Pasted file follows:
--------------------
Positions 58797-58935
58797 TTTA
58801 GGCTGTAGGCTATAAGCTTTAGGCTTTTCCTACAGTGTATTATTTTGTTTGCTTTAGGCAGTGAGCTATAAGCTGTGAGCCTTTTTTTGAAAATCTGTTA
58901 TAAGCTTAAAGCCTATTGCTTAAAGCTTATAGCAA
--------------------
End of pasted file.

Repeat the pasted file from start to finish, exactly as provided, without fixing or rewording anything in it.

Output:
Positions 58797-58935
58797 TTTA
58801 GGCTGTAGGCTATAAGCTTTAGGCTTTTCCTACAGTGTATTATTTTGTTTGCTTTAGGCAGTGAGCTATAAGCTGTGAGCCTTTTTTTGAAAATCTGTTA
58901 TAAGCTTAAAGCCTATTGCTTAAAGCTTATAGCAA